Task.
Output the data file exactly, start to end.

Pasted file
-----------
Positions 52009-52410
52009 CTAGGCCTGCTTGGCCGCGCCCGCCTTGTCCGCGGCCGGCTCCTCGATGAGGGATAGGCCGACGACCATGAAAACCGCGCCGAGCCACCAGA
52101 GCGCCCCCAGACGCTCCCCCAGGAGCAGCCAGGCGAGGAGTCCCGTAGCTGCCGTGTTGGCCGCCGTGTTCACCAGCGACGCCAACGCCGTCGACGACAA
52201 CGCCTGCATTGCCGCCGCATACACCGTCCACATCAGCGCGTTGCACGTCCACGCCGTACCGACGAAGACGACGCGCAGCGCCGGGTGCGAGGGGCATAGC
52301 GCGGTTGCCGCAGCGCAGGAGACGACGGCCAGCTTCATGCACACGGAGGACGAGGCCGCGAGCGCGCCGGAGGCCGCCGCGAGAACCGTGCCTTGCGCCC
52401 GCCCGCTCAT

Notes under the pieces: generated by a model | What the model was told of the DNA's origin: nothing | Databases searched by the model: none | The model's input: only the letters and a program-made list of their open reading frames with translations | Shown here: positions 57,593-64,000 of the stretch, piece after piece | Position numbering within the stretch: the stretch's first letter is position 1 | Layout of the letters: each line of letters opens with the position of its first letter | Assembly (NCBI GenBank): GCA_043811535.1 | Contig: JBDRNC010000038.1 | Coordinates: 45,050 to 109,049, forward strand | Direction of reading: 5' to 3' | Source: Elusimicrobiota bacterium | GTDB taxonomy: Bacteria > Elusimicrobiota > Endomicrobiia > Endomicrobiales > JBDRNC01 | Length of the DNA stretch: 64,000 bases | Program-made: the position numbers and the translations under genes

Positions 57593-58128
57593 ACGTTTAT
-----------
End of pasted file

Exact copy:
Positions 52009-52410
52009 CTAGGCCTGCTTGGCCGCGCCCGCCTTGTCCGCGGCCGGCTCCTCGATGAGGGATAGGCCGACGACCATGAAAACCGCGCCGAGCCACCAGA
52101 GCGCCCCCAGACGCTCCCCCAGGAGCAGCCAGGCGAGGAGTCCCGTAGCTGCCGTGTTGGCCGCCGTGTTCACCAGCGACGCCAACGCCGTCGACGACAA
52201 CGCCTGCATTGCCGCCGCATACACCGTCCACATCAGCGCGTTGCACGTCCACGCCGTACCGACGAAGACGACGCGCAGCGCCGGGTGCGAGGGGCATAGC
52301 GCGGTTGCCGCAGCGCAGGAGACGACGGCCAGCTTCATGCACACGGAGGACGAGGCCGCGAGCGCGCCGGAGGCCGCCGCGAGAACCGTGCCTTGCGCCC
52401 GCCCGCTCAT

Notes under the pieces: generated by a model | What the model was told of the DNA's origin: nothing | Databases searched by the model: none | The model's input: only the letters and a program-made list of their open reading frames with translations | Shown here: positions 57,593-64,000 of the stretch, piece after piece | Position numbering within the stretch: the stretch's first letter is position 1 | Layout of the letters: each line of letters opens with the position of its first letter | Assembly (NCBI GenBank): GCA_043811535.1 | Contig: JBDRNC010000038.1 | Coordinates: 45,050 to 109,049, forward strand | Direction of reading: 5' to 3' | Source: Elusimicrobiota bacterium | GTDB taxonomy: Bacteria > Elusimicrobiota > Endomicrobiia > Endomicrobiales > JBDRNC01 | Length of the DNA stretch: 64,000 bases | Program-made: the position numbers and the translations under genes

Positions 57593-58128
57593 ACGTTTAT